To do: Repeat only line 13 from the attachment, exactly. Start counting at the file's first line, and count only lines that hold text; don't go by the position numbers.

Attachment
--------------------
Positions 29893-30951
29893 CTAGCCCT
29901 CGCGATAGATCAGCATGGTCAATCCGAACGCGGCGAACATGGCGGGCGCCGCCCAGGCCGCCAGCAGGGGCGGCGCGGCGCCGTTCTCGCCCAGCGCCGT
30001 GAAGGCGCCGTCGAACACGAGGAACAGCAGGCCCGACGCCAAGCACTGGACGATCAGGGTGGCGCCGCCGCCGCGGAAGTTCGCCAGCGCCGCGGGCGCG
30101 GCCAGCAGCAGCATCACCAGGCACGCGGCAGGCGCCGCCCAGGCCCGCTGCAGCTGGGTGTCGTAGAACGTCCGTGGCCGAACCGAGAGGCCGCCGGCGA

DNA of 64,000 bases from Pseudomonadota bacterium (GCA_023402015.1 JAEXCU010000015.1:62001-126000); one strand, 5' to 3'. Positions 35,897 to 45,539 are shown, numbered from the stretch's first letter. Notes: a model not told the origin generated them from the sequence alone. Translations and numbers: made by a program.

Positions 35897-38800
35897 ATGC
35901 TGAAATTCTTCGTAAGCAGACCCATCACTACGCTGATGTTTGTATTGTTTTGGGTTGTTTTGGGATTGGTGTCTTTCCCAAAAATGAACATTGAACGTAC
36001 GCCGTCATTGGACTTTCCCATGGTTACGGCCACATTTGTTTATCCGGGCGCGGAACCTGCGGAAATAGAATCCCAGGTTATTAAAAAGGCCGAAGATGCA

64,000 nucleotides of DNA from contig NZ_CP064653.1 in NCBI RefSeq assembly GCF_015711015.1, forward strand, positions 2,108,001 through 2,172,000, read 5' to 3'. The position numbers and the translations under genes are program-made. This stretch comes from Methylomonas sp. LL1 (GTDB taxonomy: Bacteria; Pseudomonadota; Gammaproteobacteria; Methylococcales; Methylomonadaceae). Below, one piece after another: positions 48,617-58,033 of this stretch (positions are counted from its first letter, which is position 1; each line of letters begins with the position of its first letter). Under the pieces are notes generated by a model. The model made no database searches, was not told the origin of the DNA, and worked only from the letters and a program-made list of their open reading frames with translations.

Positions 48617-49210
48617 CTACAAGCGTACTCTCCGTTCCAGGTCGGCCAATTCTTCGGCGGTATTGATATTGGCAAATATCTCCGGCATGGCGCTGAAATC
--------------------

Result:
48617 CTACAAGCGTACTCTCCGTTCCAGGTCGGCCAATTCTTCGGCGGTATTGATATTGGCAAATATCTCCGGCATGGCGCTGAAATC